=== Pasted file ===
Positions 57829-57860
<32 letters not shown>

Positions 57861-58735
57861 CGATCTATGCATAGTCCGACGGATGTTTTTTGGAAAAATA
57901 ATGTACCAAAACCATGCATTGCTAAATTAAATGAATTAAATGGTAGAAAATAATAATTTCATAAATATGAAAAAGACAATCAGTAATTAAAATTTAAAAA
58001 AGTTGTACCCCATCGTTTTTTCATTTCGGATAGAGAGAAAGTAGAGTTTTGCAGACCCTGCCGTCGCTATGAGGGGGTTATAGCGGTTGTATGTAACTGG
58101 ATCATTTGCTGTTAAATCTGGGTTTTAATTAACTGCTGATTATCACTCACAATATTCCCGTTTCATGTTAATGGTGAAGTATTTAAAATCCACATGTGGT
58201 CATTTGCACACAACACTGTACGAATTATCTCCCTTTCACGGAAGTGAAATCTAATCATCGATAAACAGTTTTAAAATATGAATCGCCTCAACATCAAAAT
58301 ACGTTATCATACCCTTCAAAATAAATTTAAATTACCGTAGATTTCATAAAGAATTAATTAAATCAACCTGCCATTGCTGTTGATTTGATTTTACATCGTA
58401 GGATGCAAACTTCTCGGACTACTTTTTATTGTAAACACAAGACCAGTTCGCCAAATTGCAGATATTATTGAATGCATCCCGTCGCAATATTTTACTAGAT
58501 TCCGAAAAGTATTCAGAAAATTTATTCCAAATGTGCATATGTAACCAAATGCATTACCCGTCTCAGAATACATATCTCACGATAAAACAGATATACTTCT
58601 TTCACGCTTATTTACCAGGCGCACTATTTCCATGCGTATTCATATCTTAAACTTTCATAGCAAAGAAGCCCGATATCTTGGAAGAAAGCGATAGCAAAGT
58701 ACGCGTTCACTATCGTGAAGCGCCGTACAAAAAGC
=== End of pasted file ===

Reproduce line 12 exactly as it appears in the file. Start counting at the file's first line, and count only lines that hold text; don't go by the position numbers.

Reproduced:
58601 TTCACGCTTATTTACCAGGCGCACTATTTCCATGCGTATTCATATCTTAAACTTTCATAGCAAAGAAGCCCGATATCTTGGAAGAAAGCGATAGCAAAGT